Want to Start a Private Postsecondary School in California? Good Luck
By Lawrence J. McQuillan • Monday April 21, 2014 4:47 PM PST •
Not everyone wants to attend a traditional four-year college. A lot of people want to learn a trade and start a career immediately out of high school. Vocational schools have served these people in the past and helped them learn a trade in fields such as automotive repair, cosmetology, or nursing.
Other people want more flexibility than a traditional college typically provides and opt for small for-profit colleges, many with evening classes. But government bureaucrats are stifling entrepreneurs who want to start new private postsecondary schools in California.
California’s Bureau for Private Postsecondary Education issues licenses for new private postsecondary educational institutions in California, including both degree-granting academic institutions and non-degree-granting vocational institutions. A new state audit blasts the Bureau for significant backlogs and chronic delays in processing applications to start new schools.
The California State Auditor Elaine Howle found:
- The Bureau had more than 1,100 applications outstanding as of June 30, 2013
- Some applications had been sitting at the Bureau for almost three and a half years
- The Bureau took three times as long as its goal to process the applications it received in fiscal year 2009–10 through 2012–13
State Auditor Howle concluded this is a serious problem because: “[U]ntil the Bureau approves their applications, institutions seeking to provide private postsecondary educational services to students are not allowed to operate in California.”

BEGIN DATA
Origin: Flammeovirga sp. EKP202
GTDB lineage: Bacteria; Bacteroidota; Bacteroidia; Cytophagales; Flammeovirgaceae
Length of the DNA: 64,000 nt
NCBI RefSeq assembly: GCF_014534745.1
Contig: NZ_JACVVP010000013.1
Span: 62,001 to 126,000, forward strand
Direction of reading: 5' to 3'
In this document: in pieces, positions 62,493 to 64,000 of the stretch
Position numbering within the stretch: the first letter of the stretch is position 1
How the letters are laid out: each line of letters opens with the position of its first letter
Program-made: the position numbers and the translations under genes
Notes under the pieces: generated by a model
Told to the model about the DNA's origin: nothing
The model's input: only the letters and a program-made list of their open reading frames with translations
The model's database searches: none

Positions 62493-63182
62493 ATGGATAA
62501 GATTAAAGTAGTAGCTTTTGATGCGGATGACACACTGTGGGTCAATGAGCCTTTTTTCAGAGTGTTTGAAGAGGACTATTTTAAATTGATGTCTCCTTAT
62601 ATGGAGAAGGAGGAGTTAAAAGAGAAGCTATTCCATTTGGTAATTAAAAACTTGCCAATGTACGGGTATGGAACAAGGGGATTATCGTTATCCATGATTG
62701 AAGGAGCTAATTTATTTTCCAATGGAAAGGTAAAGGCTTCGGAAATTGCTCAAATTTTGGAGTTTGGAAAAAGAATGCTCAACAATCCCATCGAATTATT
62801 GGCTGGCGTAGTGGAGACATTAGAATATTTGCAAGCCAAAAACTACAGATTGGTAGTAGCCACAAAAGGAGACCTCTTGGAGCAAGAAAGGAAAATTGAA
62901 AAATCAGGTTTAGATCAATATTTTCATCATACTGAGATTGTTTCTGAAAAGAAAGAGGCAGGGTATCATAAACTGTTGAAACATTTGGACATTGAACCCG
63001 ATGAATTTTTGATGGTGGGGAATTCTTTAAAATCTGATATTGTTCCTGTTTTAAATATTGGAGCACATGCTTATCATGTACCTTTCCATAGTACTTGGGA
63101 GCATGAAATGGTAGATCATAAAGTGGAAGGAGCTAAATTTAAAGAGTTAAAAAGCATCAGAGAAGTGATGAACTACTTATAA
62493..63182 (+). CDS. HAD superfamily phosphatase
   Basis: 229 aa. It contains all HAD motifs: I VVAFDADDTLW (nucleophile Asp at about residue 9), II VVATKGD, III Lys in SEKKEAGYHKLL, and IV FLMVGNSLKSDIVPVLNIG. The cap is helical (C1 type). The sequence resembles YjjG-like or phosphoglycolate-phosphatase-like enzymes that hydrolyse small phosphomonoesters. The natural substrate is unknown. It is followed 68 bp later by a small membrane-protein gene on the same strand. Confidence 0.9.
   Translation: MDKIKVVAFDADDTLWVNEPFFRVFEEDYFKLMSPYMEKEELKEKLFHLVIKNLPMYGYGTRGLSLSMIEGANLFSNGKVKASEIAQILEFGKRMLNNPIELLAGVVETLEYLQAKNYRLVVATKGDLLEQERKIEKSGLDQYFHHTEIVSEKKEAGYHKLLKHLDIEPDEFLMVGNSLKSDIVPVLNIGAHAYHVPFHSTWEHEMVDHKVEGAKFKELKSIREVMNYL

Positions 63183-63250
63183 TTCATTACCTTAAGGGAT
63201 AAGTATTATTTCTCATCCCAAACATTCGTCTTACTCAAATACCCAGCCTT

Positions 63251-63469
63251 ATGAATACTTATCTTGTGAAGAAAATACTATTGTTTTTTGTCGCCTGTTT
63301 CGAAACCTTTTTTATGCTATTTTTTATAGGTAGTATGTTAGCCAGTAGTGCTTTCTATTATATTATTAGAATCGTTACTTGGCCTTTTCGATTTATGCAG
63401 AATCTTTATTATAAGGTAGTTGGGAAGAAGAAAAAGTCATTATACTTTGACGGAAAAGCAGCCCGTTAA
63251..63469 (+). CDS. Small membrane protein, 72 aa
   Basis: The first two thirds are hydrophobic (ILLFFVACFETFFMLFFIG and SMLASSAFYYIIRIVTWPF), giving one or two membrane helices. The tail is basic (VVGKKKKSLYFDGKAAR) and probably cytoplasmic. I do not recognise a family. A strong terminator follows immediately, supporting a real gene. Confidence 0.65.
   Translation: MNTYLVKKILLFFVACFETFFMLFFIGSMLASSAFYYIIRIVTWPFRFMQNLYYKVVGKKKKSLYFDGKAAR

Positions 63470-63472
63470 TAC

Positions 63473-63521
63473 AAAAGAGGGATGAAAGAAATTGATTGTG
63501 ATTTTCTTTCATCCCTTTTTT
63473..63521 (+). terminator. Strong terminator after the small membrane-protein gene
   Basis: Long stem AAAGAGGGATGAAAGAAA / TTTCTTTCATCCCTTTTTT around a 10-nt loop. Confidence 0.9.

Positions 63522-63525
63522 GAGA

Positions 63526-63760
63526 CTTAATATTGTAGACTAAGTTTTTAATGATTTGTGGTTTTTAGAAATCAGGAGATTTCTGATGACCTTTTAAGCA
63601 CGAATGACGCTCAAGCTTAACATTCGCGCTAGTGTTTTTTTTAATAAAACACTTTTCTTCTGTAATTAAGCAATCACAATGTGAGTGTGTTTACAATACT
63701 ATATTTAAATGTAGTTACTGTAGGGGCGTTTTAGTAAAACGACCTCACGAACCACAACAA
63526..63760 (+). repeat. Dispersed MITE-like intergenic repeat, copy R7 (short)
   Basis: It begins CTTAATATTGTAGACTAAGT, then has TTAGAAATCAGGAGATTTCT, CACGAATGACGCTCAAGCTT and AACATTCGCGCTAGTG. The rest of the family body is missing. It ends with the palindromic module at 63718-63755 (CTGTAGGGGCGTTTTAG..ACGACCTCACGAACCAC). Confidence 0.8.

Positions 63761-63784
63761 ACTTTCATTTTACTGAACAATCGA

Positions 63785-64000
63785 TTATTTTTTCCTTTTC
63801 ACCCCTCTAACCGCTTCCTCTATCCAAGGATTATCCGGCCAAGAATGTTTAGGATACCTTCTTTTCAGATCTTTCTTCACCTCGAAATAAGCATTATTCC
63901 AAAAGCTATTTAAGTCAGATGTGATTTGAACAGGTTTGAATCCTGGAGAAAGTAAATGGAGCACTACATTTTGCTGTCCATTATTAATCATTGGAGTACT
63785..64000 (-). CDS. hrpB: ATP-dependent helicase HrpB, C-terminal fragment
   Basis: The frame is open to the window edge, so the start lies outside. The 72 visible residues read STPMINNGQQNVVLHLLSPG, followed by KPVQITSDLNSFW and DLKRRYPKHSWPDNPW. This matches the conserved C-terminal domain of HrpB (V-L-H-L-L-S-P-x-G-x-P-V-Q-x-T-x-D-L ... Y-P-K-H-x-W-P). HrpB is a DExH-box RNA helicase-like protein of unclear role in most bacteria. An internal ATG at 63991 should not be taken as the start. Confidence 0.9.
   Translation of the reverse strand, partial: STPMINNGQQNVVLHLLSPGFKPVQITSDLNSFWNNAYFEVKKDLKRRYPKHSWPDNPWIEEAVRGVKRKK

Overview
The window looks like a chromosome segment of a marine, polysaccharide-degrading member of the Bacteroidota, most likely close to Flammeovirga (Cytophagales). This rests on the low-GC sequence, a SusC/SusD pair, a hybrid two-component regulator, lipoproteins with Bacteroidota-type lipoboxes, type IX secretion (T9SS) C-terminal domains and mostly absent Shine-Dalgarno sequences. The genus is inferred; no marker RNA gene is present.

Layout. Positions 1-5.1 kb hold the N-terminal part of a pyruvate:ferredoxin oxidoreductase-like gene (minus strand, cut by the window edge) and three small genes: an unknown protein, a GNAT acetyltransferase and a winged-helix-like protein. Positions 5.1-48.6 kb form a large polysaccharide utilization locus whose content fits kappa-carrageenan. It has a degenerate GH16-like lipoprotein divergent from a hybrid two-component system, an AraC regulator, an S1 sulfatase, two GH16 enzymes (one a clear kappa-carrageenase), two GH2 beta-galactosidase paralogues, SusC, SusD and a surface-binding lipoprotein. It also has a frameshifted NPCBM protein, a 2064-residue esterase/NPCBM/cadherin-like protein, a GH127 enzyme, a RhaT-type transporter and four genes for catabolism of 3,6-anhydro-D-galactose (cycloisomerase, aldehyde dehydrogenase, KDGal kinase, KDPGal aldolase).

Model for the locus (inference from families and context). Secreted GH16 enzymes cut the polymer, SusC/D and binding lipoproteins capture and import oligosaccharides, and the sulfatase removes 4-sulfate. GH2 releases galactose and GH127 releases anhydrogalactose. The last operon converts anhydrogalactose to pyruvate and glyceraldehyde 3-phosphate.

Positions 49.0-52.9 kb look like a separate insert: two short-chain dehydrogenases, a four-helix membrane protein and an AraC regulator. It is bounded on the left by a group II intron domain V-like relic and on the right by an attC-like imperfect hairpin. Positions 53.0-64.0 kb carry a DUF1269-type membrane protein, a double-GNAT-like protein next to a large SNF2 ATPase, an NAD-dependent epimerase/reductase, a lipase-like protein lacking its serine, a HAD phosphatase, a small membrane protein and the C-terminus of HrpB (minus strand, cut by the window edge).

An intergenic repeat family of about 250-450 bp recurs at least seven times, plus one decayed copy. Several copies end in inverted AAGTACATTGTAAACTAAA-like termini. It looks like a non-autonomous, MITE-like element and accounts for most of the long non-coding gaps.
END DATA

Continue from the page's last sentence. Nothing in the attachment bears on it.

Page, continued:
The chief of the licensing unit even admitted that the Bureau does not track the status of each application it receives because its database doesn’t have this capability.
Let’s recap: California was struggling to climb out of the worst recession since the 1930s; people were desperately seeking re-training and new skills; entrepreneurs prepared innovative business plans to meet these needs; but California’s bureaucrats kept teachers from helping students when they needed it most, sometimes for years.
This is your government at work . . . but hopefully not for long.
The Bureau will cease to exist effective January 1, 2015, unless the legislature extends or cancels this date. The legislature should ensure this inept and counterproductive bureaucracy dies a quiet death.
From July 2007 through December 2009, the state of California did not regulate private postsecondary educational institutions, and the world didn’t end. And it won’t end again if California stops this unnecessary regulation. In fact, things would improve if entrepreneurs are allowed to respond quickly to changing educational demands and to help students prepare for their chosen careers on schedules that meet their needs.